“Why are you so quiet?”
I’ve been asked that question more times than I could possibly count. It’s a disconcerting question to be asked. You might as well ask me why the sky is blue, why some mammals live in the ocean, or why Pluto is no longer a planet. Those questions have answers, I’m sure, but they’re not questions I can answer on the fly—just like I can’t answer the question, “Why are you so quiet” when someone insists on asking me this.
And what would be the acceptable answer to this question, anyway? Perhaps, “I don’t like people very much.” Or maybe, “I have a really small vocabulary.” Or, “I’m not very bright so I can’t think of anything to say.”
While those would be funny responses, they aren’t true and they’d likely be met with an open-mouthed stare or the person running the other way. The short answer is: “Because I’m an introvert.”
While there are hundreds of articles out there about introversion, it remains one of the most misunderstood personality traits, even though introverts make up about thirty to fifty percent of the population, according to some studies. No, introverts are not anti-social. No, we don’t hate people. No, we’re not necessarily shy. No, we are not shrinking violets that you can walk all over. But yes, we are quiet by nature.
Why? The reason is really very simple. Introverts get their energy from focusing inside by being quiet, low-key, and yes, sometimes alone. Extraverts* get their energy from outside by interacting with other people. It’s a very basic difference, and not something intended to discomfort, confuse or anger people. But it seems to do any (or sometimes all) of these.
I listen. I process. I ponder. In short, I don’t speak unless I have something to contribute. If I have nothing to add, I am quiet. If I am overwhelmed, I am quiet. If I am wrestling with a problem, I am quiet. I don’t process by talking about something. I process by going inward. Thinking, writing, reading. This is just the way I am. This is the way I’ve always been.
And so I am misunderstood. Over the last fifty-some years I have realized that silence makes people uncomfortable. I have had people ask me if I am silently judging them. I have had people accuse me of thinking I’m better than they are and that’s why I don’t deign to speak to them. I have had people assume that I am arrogant. I have had people poke or prod me to try and get a response. I have been teased and bullied. All because I am quiet. And none of this has changed my introversion. Changing your basic personality is…well, pretty much impossible.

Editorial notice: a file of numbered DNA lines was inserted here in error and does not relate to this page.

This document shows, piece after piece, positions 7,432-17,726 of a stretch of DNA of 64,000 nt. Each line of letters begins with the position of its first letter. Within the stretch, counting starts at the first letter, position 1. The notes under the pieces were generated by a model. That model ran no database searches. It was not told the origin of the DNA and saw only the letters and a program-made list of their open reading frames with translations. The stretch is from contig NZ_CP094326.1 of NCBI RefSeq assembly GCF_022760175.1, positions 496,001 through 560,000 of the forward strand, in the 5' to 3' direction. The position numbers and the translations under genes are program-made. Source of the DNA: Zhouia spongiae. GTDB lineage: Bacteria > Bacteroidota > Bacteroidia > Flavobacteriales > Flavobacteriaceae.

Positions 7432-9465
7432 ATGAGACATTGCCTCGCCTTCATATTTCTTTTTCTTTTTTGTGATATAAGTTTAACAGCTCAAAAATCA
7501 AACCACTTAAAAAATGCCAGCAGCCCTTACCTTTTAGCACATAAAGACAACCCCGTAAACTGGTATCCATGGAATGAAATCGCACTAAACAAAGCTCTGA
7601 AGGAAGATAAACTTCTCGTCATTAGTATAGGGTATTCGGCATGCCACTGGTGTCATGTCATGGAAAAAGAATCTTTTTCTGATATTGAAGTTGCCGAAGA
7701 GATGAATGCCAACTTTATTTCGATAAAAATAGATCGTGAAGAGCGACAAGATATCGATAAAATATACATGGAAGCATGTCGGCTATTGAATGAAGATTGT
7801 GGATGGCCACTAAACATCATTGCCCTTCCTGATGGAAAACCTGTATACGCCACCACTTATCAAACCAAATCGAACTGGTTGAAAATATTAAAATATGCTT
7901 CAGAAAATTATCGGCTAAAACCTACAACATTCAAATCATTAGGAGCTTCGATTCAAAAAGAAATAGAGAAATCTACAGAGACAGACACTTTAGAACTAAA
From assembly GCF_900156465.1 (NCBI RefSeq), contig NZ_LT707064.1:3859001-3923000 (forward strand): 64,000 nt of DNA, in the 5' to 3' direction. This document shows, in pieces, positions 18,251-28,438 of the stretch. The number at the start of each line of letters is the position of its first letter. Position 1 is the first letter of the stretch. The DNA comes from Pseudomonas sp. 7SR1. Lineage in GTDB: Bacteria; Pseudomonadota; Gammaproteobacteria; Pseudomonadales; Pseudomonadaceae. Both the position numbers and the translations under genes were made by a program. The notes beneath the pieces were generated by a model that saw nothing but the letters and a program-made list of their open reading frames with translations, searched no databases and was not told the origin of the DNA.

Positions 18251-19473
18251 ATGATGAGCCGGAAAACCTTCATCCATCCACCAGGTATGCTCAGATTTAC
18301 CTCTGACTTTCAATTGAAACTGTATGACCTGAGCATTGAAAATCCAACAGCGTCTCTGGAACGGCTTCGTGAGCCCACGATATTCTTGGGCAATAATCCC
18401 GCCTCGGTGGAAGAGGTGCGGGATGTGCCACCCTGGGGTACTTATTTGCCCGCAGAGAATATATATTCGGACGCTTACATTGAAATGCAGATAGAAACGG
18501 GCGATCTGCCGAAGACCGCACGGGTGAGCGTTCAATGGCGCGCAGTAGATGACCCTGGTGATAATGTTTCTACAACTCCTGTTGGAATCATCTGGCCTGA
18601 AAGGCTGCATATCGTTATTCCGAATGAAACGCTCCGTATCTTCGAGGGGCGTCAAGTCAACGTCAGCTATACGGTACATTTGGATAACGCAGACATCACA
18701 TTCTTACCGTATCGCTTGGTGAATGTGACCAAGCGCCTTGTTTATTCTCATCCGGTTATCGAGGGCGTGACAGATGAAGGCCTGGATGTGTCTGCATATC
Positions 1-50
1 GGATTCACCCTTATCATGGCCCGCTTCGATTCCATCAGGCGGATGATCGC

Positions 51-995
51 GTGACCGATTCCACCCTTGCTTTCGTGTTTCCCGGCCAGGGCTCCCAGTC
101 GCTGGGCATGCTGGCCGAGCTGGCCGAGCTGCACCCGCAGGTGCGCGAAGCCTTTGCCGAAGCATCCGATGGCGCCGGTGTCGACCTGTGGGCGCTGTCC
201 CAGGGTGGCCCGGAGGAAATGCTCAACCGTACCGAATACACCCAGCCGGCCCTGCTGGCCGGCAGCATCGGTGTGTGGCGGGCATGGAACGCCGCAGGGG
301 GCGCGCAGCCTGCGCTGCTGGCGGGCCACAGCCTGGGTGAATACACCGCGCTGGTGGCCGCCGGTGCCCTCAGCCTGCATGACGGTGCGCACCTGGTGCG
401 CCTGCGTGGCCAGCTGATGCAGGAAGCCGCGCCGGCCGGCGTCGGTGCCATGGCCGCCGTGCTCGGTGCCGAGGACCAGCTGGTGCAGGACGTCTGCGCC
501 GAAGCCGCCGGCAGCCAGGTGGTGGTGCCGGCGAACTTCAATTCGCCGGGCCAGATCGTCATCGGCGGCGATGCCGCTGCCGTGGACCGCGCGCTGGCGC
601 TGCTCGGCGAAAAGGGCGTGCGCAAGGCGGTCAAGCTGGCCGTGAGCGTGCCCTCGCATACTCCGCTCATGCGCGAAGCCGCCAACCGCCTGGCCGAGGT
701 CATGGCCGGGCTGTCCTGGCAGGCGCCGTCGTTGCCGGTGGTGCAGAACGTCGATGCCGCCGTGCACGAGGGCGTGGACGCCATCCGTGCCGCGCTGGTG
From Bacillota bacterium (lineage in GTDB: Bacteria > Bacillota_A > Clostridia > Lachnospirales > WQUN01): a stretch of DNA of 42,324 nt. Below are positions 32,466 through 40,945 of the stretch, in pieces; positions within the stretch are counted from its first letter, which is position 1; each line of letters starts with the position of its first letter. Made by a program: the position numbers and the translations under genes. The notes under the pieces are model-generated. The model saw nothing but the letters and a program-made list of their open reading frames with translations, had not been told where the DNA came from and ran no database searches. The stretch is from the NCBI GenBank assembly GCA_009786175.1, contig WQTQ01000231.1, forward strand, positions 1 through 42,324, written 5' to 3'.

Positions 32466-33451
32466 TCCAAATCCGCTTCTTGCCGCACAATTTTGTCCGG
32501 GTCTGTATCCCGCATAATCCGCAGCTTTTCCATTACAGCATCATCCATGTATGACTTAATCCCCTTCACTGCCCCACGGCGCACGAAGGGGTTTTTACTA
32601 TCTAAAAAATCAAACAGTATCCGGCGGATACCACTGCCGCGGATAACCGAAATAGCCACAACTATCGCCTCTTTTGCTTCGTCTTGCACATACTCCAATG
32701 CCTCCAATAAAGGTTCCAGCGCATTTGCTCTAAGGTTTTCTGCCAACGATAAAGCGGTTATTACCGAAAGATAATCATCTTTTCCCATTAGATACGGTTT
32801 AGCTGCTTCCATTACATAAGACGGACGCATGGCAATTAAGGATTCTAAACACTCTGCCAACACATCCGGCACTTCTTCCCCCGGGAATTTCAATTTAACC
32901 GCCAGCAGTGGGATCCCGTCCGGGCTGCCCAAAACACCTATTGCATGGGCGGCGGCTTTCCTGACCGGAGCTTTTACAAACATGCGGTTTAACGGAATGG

My question is – do I need to be loud to be acceptable? Do I need to voice my every thought? Why can’t we just appreciate and accept people as they are? Must we all be the same for everyone to be comfortable? That sounds very boring and homogeneous.
I have come to realize that people’s discomfort with my quiet nature is more about them and much less about me. What their underlying issues are I have no idea, but what I do know is that their discomfort is not my burden to carry. It’s theirs.
And so I have come to embrace and appreciate my own nature. Introverts have gifts to offer the world. Do you want someone who will listen—really listen—to you? Do you want a great problem-solver? Do you want someone who will consider all the angles and then offer some creative solutions? Do you want someone who will bring a sense of calm to any gathering? Do you want a keen observer? Find yourself an introvert, because these are the gifts of an introvert.
And the next time you feel compelled to ask someone “Why are you so quiet,” please…don’t.
*Try as I might, as the holder of a BA degree in English, a grammar and spelling geek, and a life-long writer, I cannot misspell “extravert.” The correct, original spelling is extravert, from the Latin “Extra,” meaning outside. “Intro” means inside. Thus, IntrOvert=inside, ExtrAvert=outside, which speaks to the natures of these two personality types. Why people started spelling it extrovert I will never understand. Then again, there are a lot of things about the world that I don’t understand.